The RUC | A Beginners Guide to Rugby Union

A Beginners Guide to Rugby Union

07
Aug
2015
Wallabies_vs_Springboks

Rugby Union started at an English school (The Rugby School) when a soccer player thought the game as it stood kinda sucked, so they picked up the ball and ran with it, which was heaps more fun.

Who can play rugby?

The best thing about rugby is it’s extremely accessible. It can be played by both sexes and people of all levels of integrity, ethical and moral standing, attitude and intelligence – in fact, just about any idiot can play it, though to be fair, smart people play it better.

The common skill required to play rugby is the ability to tackle and all players are required to do this to a greater or lesser extent (though you’d be surprised how many get away with not doing it for most of their career.  They’re usually wearing No. 10, 11 or 14).

Are there different types of rugby players?

There are two types of rugby players: forwards and backs. The forwards are generally brutish oafs of limited intellect commissioned to gain possession of the ball.  The backs are generally highly intelligent and athletic and consequently score all the points.  Resilience to pain, position in the social pecking order, dumb luck, money, dominance of personality and level of intelligence all help define which players play in the forwards and which players play in the backs.

So wait…. What’s the point of rugby?

The object of rugby is to make friends and drink a crap load of beer.  It also helps to score more points than the opposition, but it’s not essential as you’re allowed to drink beer whether you win or lose.  Some see this as a fundamental flaw of rugby, suggesting people who lose shouldn’t be allowed access to the beer; but they’re idiots and should get a life, so ignore them.

How does one score tries?

Scoring tries is achieved by holding onto the ball for a long as you can. You can give the ball to your team mates if you absolutely must, but only as a last resort, as they’re usually idiots and will just drop it.

Generally rugby players shouldn’t kick the ball away to the opposition, The Wallabies however have made an art form of this in recent years. They should instead try keeping the ball in hand denying the opposition the chance to move forward. Perhaps Michael Cheika can convince them of this – we’ll see.  It is mentally and physically harder to defend than to attack and you cannot score points without possession of the ball ( another good point seemingly lost on our national side in recent years).

Dumb down the jargon: what the heck is a scrum, a line out, set pieces, a break down?

During the game there are a series of set piece plays called scrums and lineouts, generally held after some fool of a forward has spilled the footy….  again….  or kicked out on the full, or something equally inane. There are also breakdowns where people like Richie McCaw get to cheat like all buggery and generally get away with it, and where back in the good old days you used to be able to shoe (ruck) the bejesus out of people who were unfortunate enough to end up on your side of the ruck, just so they felt welcome and part of the game.  This social nicety was removed some years ago now and the sport has been poorer for it ever since.  Don’t worry too much about set pieces or the break down, the main thing to observe is which player manages to get a sneaky jab in, or quickly shoe someone without the ref seeing.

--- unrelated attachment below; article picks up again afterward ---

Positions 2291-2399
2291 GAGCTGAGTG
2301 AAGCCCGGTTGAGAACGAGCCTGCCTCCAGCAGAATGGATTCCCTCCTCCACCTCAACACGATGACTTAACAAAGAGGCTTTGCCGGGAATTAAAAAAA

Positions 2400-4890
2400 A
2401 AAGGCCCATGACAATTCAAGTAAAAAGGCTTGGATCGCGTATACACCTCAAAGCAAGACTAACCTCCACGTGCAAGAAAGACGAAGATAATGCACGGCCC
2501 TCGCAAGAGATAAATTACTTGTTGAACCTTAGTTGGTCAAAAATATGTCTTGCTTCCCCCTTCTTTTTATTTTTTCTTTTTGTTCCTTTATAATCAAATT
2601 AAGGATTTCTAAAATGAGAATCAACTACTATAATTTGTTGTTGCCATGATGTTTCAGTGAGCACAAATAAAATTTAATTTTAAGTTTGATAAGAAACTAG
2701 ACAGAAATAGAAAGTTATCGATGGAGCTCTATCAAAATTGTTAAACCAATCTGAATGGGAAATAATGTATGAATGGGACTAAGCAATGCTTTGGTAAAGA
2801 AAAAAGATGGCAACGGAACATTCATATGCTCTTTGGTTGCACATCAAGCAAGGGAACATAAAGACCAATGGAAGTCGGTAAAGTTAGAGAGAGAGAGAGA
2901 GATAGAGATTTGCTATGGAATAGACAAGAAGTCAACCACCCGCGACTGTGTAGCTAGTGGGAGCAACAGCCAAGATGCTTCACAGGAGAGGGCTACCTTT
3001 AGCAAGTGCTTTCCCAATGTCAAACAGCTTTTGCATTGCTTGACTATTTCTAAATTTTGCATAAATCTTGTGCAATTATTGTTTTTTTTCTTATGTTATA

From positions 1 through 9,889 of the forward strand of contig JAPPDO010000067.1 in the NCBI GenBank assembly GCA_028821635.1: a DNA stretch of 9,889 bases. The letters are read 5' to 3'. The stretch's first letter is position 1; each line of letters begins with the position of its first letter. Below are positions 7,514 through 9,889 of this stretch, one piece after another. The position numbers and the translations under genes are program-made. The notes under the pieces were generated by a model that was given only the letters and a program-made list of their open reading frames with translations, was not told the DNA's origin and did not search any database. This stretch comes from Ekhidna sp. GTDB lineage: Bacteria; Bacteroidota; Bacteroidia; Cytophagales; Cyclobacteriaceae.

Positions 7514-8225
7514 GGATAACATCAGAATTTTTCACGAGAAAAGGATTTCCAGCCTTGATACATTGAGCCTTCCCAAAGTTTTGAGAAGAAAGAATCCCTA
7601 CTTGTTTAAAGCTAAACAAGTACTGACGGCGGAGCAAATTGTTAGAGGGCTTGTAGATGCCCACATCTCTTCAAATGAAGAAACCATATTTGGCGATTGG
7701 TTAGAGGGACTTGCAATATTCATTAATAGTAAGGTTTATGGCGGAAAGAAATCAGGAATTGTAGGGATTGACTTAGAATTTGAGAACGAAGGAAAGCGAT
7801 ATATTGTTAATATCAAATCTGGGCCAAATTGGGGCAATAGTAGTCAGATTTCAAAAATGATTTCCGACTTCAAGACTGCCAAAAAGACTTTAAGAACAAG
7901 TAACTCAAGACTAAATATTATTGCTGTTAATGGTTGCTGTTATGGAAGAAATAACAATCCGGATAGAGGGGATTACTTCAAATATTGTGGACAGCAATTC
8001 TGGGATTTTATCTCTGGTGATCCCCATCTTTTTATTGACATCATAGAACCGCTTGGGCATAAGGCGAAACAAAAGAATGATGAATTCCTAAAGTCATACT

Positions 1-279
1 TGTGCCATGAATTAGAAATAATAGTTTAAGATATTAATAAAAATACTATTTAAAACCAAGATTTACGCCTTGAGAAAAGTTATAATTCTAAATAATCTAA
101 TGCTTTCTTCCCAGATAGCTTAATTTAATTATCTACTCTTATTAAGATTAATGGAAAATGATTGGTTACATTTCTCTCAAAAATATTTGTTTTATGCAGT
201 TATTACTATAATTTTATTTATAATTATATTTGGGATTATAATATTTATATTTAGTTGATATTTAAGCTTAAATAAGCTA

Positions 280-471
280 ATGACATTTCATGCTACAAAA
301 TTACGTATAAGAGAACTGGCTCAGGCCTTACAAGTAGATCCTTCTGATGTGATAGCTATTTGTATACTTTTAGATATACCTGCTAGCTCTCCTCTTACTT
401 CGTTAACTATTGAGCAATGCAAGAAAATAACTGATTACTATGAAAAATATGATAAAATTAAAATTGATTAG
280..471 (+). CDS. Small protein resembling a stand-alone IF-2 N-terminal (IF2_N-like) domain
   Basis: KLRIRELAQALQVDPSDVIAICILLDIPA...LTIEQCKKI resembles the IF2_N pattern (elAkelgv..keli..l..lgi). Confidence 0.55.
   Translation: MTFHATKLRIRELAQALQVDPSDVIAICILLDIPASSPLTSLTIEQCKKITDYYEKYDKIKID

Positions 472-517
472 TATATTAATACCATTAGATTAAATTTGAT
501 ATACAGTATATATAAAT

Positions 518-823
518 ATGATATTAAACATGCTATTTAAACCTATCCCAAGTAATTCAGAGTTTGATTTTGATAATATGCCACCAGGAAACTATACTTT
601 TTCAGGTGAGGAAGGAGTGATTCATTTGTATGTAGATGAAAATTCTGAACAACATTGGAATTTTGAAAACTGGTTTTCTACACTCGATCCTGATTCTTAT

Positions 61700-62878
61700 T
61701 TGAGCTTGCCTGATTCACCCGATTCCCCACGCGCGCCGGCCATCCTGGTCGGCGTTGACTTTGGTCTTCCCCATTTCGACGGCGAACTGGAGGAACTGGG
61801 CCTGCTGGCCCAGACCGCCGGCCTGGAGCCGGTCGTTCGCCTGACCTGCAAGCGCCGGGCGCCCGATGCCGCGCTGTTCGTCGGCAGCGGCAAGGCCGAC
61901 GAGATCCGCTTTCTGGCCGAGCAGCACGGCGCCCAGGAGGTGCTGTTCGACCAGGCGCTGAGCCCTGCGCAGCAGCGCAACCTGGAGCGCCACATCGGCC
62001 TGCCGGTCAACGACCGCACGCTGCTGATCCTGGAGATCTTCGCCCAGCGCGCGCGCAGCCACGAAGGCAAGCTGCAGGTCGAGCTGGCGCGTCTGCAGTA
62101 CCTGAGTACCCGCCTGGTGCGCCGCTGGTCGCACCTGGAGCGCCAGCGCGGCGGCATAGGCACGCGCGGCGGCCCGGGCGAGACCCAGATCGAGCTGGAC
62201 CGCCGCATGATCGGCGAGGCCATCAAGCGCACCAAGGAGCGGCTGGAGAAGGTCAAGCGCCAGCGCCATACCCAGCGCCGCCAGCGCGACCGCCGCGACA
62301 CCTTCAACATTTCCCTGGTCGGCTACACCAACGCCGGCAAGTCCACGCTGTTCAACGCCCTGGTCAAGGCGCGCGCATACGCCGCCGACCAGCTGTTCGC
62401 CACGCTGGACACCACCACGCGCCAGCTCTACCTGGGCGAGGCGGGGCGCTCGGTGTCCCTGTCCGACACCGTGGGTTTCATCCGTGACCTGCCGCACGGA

Do I really need to learn the rules?

Along the way, administrators of the game have done their best to completely root the whole thing, but we’ve managed to survive with a still pretty decent game…  just (though we continued to be towelled up by the AFL and to a lesser degree League).  You don’t really need to know all the rules to be an effective player or spectator because they change every 2 – 3 games and no-one really knows what’s on anymore anyway.  Players generally watch the ref carefully for the first quarter of a game so as to understand what the rules are this week.

If you are brave, you can throw yourself into the 900 odd kilograms of massed humanity that is an opposition of a scrum while another 800kg in your own scrum attempts to crush you from behind, but I wouldn’t recommend it.  Only the truly insane volunteer or are commandeered into these roles.  In an Orwellian future, genetically inferior specimens of the human race will probably be selected for these positions. You can, however, run into gaps – (which, while it seems completely intuitive, is quite hard to teach some people)– catch and pass (unless you’re a forward), or buy heaps of rounds and bring cases to away games. Then you will be a valued part of the rugby community.

What’s the difference between rugby league, union and soccer?

Rugby is different to Rugby League because…  well shit, if you can’t figure out how much better Union is to League, you should probably be playing League.  Basically, in Union sexual assault is pretty heavily frowned upon (as is drinking your own urine or throwing your faeces around hotel rooms).

Rugby is different to Soccer because it’s generally not corrupt and because soccer just sucks and there aren’t enough scoring opportunities.

I’m sold, when can I watch it?

Rugby is an international sport played by over 100 nations, culminating in the Rugby World Cup every 4 years.  2015 is a World Cup Year and this year the tournament will we held in England in September and October.  We will win the World Cup, right after we’ve handed the English cricket team their lily white arses on a cheese and cucumber sandwich platter* in the final Ashes Test. 

The games will generally be on late at night so you’ll need plenty of beer and happily The RUC will be showing games on the big screen.  So come and join us for a drink and something to eat and perhaps some naked table dancing and enjoy the spectacle that is Rugby Union.

*Editors Note: written prior to 06/08/2015